CPU Performance

Tegra 4 features the fastest ARM CPU configuration of any device we've ever tested. There are four Cortex A15 cores inside running at up to 1.9GHz. Note that 1.9GHz is the max CPU frequency even with all four cores active. Tegra 4 is an absolute beast. Do keep in mind that the Tegra 4 is actively cooled via a fan inside Shield, which does give it a bit more thermal flexibility than what we'd normally find in an Android tablet.


CPU-Z incorrectly identifies Tegra 4 as Tegra 2, the cores and frequencies are accurate though

Looking at even our limited CPU performance suite, the combination of ARM's first 3-issue out-of-order architecture, incredibly high clock speeds and a big chassis to dissipate heat is extremely evident. SunSpider performance is in downright low-frequency Core territory, and it just blows away anything else we've seen from any device running Android or iOS. The comparison in Google's Octane benchmark is still strong, although the Nexus 10 comes very close. Finally, we see great performance in Kraken as well. It's a shame we haven't seen Tegra 4 used in more places, because honestly this thing could make for a killer Windows RT device.

I threw in some of our early Snapdragon 800 performance data, and it looks like Tegra 4 still pulls away with a win in that comparison as well. ARM's Cortex A15 is just insanely quick. Again, there is a fan in Shield - that definitely helps make this possible.

For what it's worth, there's no funny CPU clock boosting going on upon launching any of these tests.

SunSpider 0.9.1 Benchmark

Google Octane v1

Mozilla Kraken Benchmark (Stock Browser)

Gaming on Shield - Android, PC, AR Drone 2.0 GPU Performance - 3DMark & Basemark X
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  • Revdarian - Wednesday, July 31, 2013 - link

    I am sorry but you really felt comfortable with a "mobile" gaming device that weight over half a kilo for how long?
    How comfortable/uncomfortable was it reported by anyone else who actually tried it for prolonged time?
    Reply
  • Brian Klug - Wednesday, July 31, 2013 - link

    Because it spreads a lot of its area out, it really isn't that bad. I definitely spent at least two hours playing nonstop Borderlands 2 without thinking about it. And lots of time outdoors with the AR Drone 2.0.

    -Brian
    Reply
  • zebrax2 - Wednesday, July 31, 2013 - link

    For a gaming device review i find it a little disappointing that it seems like not a lot of time was spent playing with the device Reply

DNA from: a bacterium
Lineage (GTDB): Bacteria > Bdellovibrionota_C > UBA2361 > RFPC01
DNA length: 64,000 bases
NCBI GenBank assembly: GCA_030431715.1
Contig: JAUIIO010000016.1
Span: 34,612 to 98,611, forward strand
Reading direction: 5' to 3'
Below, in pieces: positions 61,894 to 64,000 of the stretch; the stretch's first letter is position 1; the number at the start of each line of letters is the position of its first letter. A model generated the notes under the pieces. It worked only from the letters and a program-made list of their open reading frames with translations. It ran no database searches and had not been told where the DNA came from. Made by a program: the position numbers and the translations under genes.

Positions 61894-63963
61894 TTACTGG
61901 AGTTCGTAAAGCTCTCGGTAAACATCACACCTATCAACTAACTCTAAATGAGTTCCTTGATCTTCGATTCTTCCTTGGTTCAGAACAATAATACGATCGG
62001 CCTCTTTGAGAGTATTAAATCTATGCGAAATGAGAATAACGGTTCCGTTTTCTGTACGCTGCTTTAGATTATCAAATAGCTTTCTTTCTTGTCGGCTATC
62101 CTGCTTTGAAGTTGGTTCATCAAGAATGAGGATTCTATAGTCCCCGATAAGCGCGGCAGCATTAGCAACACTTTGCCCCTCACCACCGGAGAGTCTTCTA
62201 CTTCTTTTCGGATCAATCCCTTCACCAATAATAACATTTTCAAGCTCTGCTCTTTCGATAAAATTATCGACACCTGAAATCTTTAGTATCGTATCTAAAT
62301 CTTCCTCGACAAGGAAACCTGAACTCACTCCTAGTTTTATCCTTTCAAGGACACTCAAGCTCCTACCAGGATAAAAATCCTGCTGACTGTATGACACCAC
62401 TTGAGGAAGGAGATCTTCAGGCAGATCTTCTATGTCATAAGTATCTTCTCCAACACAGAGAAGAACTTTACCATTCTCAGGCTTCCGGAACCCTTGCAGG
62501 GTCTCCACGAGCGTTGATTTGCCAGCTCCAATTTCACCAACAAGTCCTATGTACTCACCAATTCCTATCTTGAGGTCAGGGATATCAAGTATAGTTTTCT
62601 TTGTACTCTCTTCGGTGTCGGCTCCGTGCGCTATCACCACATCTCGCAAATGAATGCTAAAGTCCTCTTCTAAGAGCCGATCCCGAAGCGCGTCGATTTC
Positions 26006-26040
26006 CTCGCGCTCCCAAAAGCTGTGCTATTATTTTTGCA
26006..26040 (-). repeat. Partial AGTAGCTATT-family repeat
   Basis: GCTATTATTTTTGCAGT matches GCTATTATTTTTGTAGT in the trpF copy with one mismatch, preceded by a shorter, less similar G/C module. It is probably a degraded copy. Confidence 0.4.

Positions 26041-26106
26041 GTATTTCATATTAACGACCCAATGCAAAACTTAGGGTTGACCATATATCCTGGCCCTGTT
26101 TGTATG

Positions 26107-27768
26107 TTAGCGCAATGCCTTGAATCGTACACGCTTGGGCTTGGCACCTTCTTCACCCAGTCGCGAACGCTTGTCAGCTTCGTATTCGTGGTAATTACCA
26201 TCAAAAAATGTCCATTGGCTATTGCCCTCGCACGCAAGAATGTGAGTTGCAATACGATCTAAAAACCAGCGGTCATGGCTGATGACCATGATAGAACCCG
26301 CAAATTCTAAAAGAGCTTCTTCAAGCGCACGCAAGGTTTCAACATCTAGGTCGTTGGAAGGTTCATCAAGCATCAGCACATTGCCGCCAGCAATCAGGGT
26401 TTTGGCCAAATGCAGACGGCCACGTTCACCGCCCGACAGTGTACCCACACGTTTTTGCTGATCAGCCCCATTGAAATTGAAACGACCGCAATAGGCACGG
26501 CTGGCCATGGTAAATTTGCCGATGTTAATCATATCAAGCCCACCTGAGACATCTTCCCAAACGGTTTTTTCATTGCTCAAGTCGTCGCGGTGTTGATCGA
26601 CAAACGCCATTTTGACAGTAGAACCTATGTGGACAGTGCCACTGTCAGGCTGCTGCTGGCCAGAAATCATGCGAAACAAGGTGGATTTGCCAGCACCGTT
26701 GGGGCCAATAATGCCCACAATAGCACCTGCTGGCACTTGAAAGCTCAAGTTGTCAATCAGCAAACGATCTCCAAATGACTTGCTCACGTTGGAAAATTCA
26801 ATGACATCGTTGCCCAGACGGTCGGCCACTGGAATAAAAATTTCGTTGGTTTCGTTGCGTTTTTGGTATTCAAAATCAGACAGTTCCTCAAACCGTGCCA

• jasonelmore - Friday, August 02, 2013 - link

    He's been playing With shield for over three months including all of these expos him and anand have went to. I think it's safe to say he's had more playtime than any other reviewer. Reply
  • blanarahul - Wednesday, July 31, 2013 - link

    I too want a Nvidia designed phone. Reply
  • chizow - Wednesday, July 31, 2013 - link

    Who knows, after Tegra 4i launches, if Shield does well enough, that may be the next step for Nvidia. Reply
  • Samus - Thursday, August 01, 2013 - link

    If anything, this great review proves Shield is a technology showcase for Tegra 4, and how excellent it will be in a phone. Obviously active cooling will be nixed so the clocks will drop, but the battery life is substantial. Reply
  • Spunjji - Thursday, August 01, 2013 - link

    I don't understand the logic here. The clocks will have to drop so performance will as well. Power will drop as well probably - depends on leakage) but then you'll be dealing with a much, much smaller battery. To be honest it's a massive unknown at best. Reply
  • PC Perv - Wednesday, July 31, 2013 - link

    You can't be serious. So now weight is relative to shape, in your hands? And talk about the shape.

    Unbelievable how far reviews would go to put gloss on stuff that reviewers themselves will never pay for. The ranting at Google in the last page is pure gold. Talk about "entitlement mentality."
    Reply
  • chizow - Wednesday, July 31, 2013 - link

    Why isn't it serious? How weight is balanced and distributed across a surface plays a HUGE impact in how it feels in the hand. This isn't a foreign concept to just mobile devices, look at how knives, daggers, even guns are critiqued in this respect. Reply

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